Sedona, Arizona

Sedona is known for its breathtaking red rock buttes, impressive canyons, and abundant pine trees. It’s about 30 miles from Flagstaff and 50 miles from Prescott, Arizona. We’ve had the opportunity to visit this beautiful destination twice now for extended weekend trips, and we still feel like we have only scratched the surface on all there is to see and do. We are by no means experts on the destination, but here is our guide on what we’ve explored so far as well as places we’ve heard great reviews about and hope to explore someday!

Places to Stay

We’ve only stayed in two different places but we loved our experiences at both!

Vacation Townhome – Red Rock Views

The first place we stayed at, my mom rented off VRBO and Jordan and I stayed there with my parents and my brother and his girlfriend. The townhome slept 6 and had two master bedrooms, 2 fulls baths, 1 half bath, a full kitchen and a beautiful patio.

Eclectic West Sedona Studio w/ Red Rock Views

The second location we stayed at, Jordan and I rented for just the two of us and we brought both of our pups along. It was a large, private casita type room, attached to a big house in a neighborhood with stunning views of the red rocks. We rented it off AirBNB but it’s available to book on VRBO as well as Booking.com. It was very dog friendly and we saw many other dogs on walks through the neighborhood, so we didn’t feel like we were a burden to the people who live there year-round.

Other places we’ve heard about:
These places are a bit steep for our normal budget but they look incredible to stay at. One day, one day!

Tiny Camp Sedona
Amara Resort & Spa
Enchantment Resort

Hikes

Sedona is definitely a hikers paradise and its trails are what the area is most well known for. There’s a handful of trails we’ve explored and so many more left on our list that we hope to check off someday soon.

Call of the Canyon – West Fork Trail

Rated Moderate
6.5 miles – Out & Back
564 ft. elevation gain

This hike takes you through the beautiful green wilderness of the Coconino National Forest via the West Fork Trail. The trail eventually takes you through a canyon with a running creek that feels a bit like a smaller version of the Narrows in Zion National Park. Once you reach the water, you can explore back as far as you’d like and then turn back on the same trail you came. The unmaintained portion of the trail actually runs 11 miles upstream through the creek. There is a $9 parking few at the trailhead.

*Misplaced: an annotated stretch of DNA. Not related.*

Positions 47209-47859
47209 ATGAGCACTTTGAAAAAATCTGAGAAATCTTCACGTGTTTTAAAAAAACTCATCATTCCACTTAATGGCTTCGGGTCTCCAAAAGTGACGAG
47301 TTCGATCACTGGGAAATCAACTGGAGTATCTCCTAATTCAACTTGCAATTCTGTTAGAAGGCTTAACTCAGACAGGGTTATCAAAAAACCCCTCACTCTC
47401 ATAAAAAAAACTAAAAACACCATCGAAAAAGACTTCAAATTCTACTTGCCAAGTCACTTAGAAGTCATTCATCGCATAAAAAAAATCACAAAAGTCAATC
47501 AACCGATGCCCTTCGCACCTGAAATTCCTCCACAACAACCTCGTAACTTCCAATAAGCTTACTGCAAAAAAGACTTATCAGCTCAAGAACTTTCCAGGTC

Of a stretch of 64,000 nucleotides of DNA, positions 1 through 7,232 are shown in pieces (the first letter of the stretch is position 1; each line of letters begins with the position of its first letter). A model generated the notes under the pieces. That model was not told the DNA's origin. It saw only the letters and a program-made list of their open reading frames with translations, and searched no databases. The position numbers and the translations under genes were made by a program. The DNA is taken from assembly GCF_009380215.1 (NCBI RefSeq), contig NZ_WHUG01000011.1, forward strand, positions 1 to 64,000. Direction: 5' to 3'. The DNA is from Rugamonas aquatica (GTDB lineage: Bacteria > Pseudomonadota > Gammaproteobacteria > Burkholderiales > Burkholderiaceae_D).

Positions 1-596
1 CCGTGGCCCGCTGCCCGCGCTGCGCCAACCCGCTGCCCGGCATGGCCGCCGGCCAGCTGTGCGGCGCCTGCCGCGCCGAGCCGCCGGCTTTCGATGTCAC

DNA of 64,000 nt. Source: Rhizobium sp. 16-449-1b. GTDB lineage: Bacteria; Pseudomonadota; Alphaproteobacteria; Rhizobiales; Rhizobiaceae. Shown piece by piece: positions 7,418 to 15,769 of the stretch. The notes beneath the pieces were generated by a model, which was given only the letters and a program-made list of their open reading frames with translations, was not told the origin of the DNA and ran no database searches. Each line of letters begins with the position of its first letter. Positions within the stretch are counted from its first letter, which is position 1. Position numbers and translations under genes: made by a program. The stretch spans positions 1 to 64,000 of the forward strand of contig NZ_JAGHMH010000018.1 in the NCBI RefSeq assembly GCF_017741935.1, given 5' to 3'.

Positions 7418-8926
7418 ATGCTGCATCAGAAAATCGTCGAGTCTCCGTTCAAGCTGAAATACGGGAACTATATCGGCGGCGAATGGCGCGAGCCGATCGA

Soldiers Pass

Rated Moderate
4.5 miles – Loop
839 ft. elevation gain

This 4.5 mile loop takes you on a scenic journey with gorgeous views of red rock formations throughout. About a quarter of a mile in, you’ll arrive at a landmark called, Devil’s Kitchen; a massive sinkhole that formed in the 1880’s. Next you’ll hike past the 7 Sacred Pools, which were unfortunately dried up when we visited in the summer, but still beautiful. The trail eventually leads you to the Soldiers Pass Cave, where if you’re brave and athletic enough, you can climb up inside it. The trailhead is located in a neighboorhood with limited parking and no fee to get in. However, by limited parking I mean only 14 spots are available. The gate is open from 8 a.m. to 6 p.m. daily and we read online beforehand that it’s recommended to get there early before 8 to secure your spot. We ended up being the second car in and parked with ease (cruelly laughing at cars 15 and on who we’re not as prepared and fortunate as we were).

Cathedral Rock

Rated Moderate